5 easy tips to achieve your own 2021 clean hair color trend by No Fade Fresh color expert Jennifer Hittle.
Makeup for your hair!
Why let your makeup have all the fun this Spring add dimension to your hair color too. Whether it is chunky or subtle highlights, nuances of light and dark shades, or rooted hair like Billie Elish or Due Lipa. Think of it as contour for your hair, add some Buttercream to those locks. Make sure you use a good conditioning mask to keep it fresh!
Roll down the windows and blast the music!
Festival season might be on hold this spring but your festival hair, shouldn’t be. Embrace that Light Pink or Lavender colors like Kelly Osborne, Maluma, Shakira, and Katy Perry! Pastels are making a big scene this spring. So easily achieved on bleached hair with No Fade Fresh shampoo and conditioner.
It’s going to be a fiery Spring!
Reds will be hot on the scene for spring with multiple tones of Cinnamon, copper ginger, auburn, and honey. Turn up the heat with these beautiful hues just like Taraji P. Henson and Rihanna.
Hello Sun-Kissed Color.
Sandy Blonde is the most gorgeous color emerging from winter.
Think gorgeous beach and sun-kissed hair. Aptly named Sand Tropez, we have our passports ready for this one. A perfect color care trend for this spring is Natural Blonde. To achieve the perfect sun-kissed color trend like Margot Robbie or Reese Witherspoon pick up No Fade Fresh Natural Blonde color depositing shampoo and conditioner, it can help to maintain your salon fresh color or give you this gorgeous tone in the comfort of your own home.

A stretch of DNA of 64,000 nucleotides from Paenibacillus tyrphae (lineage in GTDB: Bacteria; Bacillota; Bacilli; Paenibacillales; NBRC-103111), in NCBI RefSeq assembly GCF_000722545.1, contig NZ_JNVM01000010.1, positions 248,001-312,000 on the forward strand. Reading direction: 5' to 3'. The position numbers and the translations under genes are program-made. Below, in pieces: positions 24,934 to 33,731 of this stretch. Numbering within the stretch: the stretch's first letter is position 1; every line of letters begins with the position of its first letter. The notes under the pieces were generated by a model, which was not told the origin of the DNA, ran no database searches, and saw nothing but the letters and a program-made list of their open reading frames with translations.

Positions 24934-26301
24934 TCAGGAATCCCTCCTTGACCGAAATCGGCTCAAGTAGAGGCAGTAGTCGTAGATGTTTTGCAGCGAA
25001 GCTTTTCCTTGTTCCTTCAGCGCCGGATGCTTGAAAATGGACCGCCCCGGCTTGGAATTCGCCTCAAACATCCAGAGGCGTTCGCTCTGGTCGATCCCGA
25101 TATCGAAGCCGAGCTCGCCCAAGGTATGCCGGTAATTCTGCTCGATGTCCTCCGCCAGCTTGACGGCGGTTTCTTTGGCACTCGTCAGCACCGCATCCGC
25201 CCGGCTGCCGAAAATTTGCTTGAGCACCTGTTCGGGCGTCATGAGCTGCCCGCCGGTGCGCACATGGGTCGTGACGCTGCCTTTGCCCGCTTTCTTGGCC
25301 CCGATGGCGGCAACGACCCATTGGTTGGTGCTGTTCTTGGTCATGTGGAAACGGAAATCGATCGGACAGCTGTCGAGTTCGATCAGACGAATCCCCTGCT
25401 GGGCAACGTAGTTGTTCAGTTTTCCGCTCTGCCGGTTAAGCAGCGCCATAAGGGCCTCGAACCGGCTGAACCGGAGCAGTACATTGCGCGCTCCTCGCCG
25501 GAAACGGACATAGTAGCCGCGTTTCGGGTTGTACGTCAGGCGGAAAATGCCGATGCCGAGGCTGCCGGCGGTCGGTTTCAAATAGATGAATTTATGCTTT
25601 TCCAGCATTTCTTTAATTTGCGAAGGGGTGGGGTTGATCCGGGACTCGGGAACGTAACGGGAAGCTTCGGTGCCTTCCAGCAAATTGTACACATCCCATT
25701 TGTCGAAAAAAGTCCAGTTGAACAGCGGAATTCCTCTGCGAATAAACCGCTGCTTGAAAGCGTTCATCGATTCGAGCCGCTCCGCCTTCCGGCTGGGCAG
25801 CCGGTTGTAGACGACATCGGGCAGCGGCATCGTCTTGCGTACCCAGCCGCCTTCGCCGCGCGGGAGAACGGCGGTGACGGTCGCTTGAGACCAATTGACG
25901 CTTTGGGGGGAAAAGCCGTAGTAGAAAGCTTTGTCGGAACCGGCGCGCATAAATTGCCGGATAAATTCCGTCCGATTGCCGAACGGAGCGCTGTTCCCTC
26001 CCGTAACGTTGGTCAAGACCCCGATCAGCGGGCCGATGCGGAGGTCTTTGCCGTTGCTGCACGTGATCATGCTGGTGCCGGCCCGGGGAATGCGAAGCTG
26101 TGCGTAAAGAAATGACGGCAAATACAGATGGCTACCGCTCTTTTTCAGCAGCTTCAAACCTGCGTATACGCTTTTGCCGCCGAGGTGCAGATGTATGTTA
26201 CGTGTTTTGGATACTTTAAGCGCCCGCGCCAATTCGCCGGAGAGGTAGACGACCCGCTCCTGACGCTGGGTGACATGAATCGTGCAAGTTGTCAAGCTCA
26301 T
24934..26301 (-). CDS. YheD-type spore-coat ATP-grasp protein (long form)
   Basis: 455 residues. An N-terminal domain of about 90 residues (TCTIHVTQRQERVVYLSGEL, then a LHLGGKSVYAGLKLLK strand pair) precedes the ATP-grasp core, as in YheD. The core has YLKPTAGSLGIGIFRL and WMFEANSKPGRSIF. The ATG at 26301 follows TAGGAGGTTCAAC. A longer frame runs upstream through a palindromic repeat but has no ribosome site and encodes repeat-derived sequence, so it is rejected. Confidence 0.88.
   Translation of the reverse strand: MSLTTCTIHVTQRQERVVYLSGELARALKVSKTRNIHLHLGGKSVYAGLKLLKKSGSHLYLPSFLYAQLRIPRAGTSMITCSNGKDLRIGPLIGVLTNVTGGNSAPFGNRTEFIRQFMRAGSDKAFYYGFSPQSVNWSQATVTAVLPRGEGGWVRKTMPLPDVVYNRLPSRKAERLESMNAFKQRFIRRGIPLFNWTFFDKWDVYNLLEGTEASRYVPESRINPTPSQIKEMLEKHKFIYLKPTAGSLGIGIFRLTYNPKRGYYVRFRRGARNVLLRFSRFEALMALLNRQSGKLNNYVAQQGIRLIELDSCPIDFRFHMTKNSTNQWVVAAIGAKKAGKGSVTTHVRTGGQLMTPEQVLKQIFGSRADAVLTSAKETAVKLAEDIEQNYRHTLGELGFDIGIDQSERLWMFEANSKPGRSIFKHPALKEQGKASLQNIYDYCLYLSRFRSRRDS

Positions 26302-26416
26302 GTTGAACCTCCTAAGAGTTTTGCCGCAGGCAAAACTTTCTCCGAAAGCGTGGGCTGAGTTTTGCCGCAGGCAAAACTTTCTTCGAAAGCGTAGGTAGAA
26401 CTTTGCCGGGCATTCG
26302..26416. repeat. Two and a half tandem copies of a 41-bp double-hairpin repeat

Say Goodbye To Cool Tones!
Say goodbye to the cool tones of winter along with those ashy blonde and mushroom browns. Warm tones are having their moment to shine. Think rich chocolate, warm toffee, sweet honey, and sunshine. These tones are all so easily attained with any vegan, plant-based color depositing shampoo.
More about hair color depositing hair shampoo and conditioner:
Hair dyes are among the most thoroughly assessed and internationally regulated cosmetic products on the market. However, dyes that are used in textiles and other industries can be found in products on the retail shelves and websites. “Dirty Dyes” are dyes that do not have safety dossiers for safe use on humans. If the data does not exist, the risk is unknown.